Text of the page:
Xander Bogaerts, 4 Red Sox Minor Leaguers Among Keith Law's Top 100 Prospects

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Xander Bogaerts, 4 Red Sox Minor Leaguers Among Keith Law's Top 100 Prospects
H. Darr Beiser-USA TODAY
Xander Bogaerts ranks among the league's top prospects.

In recent years, the Red Sox produced very few minor leaguers that were featured on Keith Law's annual list of the top 100 prospects. Only two players made last year's list.

However, four prospects, including one in the top five, made the exclusive list this year.

Xander Bogaerts, Jackie Bradley Jr., Allen Webster and Matt Barnes were featured on the Law's list of the top 100 prospects for 2013. It was the first time since 2010, more than three players were featured on the Senior baseball analyst's list for ESPN Insider.

Bogaerts ranked as high as No. 5 on the list. The 20-year-old shortstop jumped 57 spots and was ranked No. 62 in 2012.

The top ranked Red Sox prospect hit .326 and slugged .598 with 10 doubles, five home runs and 17 runs batted in over 23 games in AA. Between Salem and Portland, Bogaerts totaled 37 doubles, three triples, 20 homers and 81 RBI.

Given his hitting success for a shortsop, Law ranked Bogaerts as a top-tier prospect.

"A shortstop who can hit like this is a pretty special commodity," Law wrote. "Bogaerts has a very easy, picturesque right-handed swing."

Bogaerts is only an average fielding shortstop, but with his success at the plate, he could dethrone Jose Iglesias as the shortstop of the future.

Unlike Bogaerts, Bradley Jr. is a plus-defender with an average bat. The soon-to-be 23-year-old center fielder ranked No. 40 on Law's list.

Bradley Jr. hit .271 and slugged .437 with 16 doubles, two triples, six home runs and 29 runs batted in over 61 games in AA. Between Salem and Portland, he hit 42 doubles, four triples, nine homers and 63 RBI. He also posted a .430 OBP and stole 24 bases.

Christian Petersen/Getty Images
Jackie Bradley Jr. is a slick-fielding center fielder who could replace Jacoby Ellsbury.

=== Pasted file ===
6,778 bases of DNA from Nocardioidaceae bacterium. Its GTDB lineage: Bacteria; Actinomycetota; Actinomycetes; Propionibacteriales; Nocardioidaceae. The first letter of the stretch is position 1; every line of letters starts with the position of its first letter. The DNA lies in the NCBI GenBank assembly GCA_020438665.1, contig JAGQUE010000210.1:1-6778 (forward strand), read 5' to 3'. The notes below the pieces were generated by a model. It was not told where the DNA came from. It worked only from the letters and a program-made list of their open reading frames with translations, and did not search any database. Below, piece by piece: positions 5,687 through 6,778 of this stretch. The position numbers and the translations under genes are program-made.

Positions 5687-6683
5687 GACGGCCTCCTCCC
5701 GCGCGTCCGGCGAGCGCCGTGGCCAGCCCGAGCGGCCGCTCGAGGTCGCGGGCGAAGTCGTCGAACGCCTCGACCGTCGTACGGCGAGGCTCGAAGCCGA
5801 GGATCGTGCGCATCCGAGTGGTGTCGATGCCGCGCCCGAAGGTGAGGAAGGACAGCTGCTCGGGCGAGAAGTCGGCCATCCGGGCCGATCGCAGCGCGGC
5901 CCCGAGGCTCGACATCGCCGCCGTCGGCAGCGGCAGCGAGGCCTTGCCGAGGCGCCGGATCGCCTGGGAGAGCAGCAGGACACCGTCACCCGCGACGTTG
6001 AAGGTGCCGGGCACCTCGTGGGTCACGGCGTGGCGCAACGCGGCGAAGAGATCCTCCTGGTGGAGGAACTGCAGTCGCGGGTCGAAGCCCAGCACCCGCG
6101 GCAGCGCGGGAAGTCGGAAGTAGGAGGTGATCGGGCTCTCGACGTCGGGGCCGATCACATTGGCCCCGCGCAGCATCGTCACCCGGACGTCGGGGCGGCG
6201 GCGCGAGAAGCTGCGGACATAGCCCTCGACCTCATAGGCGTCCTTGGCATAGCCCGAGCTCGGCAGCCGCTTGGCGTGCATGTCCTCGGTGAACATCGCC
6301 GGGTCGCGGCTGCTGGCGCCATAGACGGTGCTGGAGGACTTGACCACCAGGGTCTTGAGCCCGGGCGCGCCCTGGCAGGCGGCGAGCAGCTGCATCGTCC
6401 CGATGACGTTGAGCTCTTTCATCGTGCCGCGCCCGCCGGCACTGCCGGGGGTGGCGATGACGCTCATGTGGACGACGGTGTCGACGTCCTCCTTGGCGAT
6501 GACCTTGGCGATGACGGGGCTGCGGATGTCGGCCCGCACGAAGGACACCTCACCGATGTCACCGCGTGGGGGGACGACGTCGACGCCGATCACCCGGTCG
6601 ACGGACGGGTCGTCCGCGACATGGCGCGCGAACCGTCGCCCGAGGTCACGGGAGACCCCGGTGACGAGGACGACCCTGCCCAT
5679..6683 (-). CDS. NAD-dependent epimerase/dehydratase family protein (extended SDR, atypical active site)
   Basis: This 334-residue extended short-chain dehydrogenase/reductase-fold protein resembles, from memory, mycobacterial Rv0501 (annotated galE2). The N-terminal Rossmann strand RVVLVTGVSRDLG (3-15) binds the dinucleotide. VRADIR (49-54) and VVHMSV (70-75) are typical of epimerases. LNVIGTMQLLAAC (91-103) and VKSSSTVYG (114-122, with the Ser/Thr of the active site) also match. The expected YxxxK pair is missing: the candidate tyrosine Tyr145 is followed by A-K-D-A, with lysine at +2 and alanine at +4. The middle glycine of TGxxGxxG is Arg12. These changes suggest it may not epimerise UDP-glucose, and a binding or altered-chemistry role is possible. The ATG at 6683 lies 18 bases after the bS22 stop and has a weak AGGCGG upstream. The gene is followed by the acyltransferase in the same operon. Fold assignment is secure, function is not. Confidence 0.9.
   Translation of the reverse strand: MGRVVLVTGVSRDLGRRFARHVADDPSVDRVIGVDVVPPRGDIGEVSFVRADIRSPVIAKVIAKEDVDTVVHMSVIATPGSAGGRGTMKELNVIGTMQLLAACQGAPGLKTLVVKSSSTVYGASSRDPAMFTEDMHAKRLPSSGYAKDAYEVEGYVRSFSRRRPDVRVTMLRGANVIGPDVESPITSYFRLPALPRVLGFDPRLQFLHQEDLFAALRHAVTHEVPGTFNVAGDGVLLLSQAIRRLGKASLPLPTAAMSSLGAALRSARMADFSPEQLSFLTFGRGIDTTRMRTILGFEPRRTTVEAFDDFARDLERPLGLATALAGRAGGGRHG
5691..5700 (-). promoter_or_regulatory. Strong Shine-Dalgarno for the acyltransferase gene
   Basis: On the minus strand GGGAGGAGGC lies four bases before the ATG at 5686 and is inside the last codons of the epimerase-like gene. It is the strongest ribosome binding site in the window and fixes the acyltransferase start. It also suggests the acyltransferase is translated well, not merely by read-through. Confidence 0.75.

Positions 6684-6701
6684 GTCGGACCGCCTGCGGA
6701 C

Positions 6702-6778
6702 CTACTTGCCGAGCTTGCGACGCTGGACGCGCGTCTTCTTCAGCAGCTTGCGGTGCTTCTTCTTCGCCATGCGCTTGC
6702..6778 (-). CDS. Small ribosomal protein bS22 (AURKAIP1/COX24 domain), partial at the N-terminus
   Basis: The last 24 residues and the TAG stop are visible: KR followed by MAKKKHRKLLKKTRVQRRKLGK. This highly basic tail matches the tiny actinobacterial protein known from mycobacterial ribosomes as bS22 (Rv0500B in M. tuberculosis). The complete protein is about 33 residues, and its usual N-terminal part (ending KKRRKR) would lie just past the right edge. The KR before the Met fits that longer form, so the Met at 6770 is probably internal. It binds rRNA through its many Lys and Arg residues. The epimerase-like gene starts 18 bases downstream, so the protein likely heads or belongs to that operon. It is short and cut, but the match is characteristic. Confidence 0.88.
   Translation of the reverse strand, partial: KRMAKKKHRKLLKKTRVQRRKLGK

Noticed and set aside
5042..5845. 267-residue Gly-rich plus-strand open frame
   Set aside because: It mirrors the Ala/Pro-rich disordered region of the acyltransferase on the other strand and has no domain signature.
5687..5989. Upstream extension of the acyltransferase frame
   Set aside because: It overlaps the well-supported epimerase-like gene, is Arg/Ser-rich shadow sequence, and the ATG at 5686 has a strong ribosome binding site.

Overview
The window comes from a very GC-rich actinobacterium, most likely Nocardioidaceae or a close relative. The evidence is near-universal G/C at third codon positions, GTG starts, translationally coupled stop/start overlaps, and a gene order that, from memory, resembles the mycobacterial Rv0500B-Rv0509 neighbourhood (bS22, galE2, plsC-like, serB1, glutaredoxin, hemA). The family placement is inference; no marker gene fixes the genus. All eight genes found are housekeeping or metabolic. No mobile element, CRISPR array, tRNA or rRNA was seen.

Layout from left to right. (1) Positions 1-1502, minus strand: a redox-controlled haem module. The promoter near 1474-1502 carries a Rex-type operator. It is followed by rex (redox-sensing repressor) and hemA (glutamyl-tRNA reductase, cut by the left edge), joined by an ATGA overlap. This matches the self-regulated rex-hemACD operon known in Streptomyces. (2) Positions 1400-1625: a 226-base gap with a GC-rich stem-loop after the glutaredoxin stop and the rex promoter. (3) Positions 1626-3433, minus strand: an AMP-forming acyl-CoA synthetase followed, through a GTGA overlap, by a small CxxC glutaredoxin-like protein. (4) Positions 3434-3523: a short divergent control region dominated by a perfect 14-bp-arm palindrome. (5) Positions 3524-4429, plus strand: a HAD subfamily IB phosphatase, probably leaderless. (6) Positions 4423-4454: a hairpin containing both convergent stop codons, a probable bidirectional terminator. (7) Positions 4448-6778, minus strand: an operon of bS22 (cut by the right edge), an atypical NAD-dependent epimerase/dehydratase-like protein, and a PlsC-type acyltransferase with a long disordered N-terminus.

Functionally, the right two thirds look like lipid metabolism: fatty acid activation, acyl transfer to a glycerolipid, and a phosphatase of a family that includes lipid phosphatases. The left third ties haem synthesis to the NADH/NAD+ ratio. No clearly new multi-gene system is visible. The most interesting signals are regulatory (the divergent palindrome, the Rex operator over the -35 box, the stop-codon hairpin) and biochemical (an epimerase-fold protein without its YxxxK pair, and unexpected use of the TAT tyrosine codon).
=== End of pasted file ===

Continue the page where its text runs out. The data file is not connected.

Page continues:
However, Bradley Jr. isn't ranked No. 40 for his bat. Law writes that he even has Gold Glove potential.

"Bradley is a potential Gold Glove defender in center," the baseball analyst wrote. "His reads on balls in center rival those of the other elite defensive center fielders in the minors."

Bradley Jr. could be Jacoby Ellsbury's replacement if the team's current star center fielder is traded or signs else where during or after his contract year.

The next two Red Sox prospects on Law's list include two right-handed starting pitchers--Webster and Barnes.

Webster was acquired with Rubby De La Rosa in the blockbuster trade with the Dodgers last season. He ranked No. 61 on last year's list with his former team.

Between Boston's and Los Angeles' AA teams, the soon-to-be 23-year-old posted a 6-9 record, 3.86 ERA, 1.49 WHIP and .265 BAA with 129 strikeouts over 130.2 innings in 2012.

His minor league statistics weren't flashy, but Webster has three plus pitches and should start "at or near the top of someone's rotation." His fastball reaches 97 mph, and he has a plus sinker and changeup to complement his high heater.

Fellow B/R writer, Andrew Martin, wrote a piece on Webster's pursuit to pitch on the major league level.

On the other hand, Barnes ranked No. 79 on Law's list. The 22-year-old is a former first round draft pick in the 2011 June Amateur Draft.

Barnes never pitched higher than A level in 2012. The UCONN alum posted a 7-5 record, 2.86 ERA, 1.05 WHIP and .225 BAA with an impressive 10.0 K/9 over 119.2 innings.

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The ESPN Insider writer noted that although Barnes doesn't consistently throw a 93-97 mph fastball, he has solid off-speed pitches. His "above-average downer curveball" and improving changeup complement the command of his fastball.

Like Barnes, Law also needs to see more from starting pitcher Henry Owens before he can rank the two prospects higher on his list. Owens is a 2011 first-round draft pick, as well, who fell just short of his top 100 list.

The 19-year-old southpaw posted a 12-5 record, 4.87 ERA, 1.45 WHIP and a very impressive 11.5 K/9. Owens won't blow batters away with his 88-92 mph fastball, but his "big, slow curveball" and ability to hide the ball well behind his 6'6" frame strikes out a lot of opposing hitters.

The last time the Red Sox had at least four prospects on Law's list of top 100 was in 2010. That list featured seven minor leaguers, and none ranked nearly as high as Bogaerts was.

The only players on the 2010 list that are still on the Red Sox roster include outfielder Ryan Kalish, shortstop Jose Iglesias and right-handed pitcher Junichi Tazawa.

Law only ranked the Red Sox with the No. 17 farm system in the MLB. However, his updated list of the top 100 prospects features four minor leaguers and one top five prospect that could make a huge impact at the professional level in the near future.

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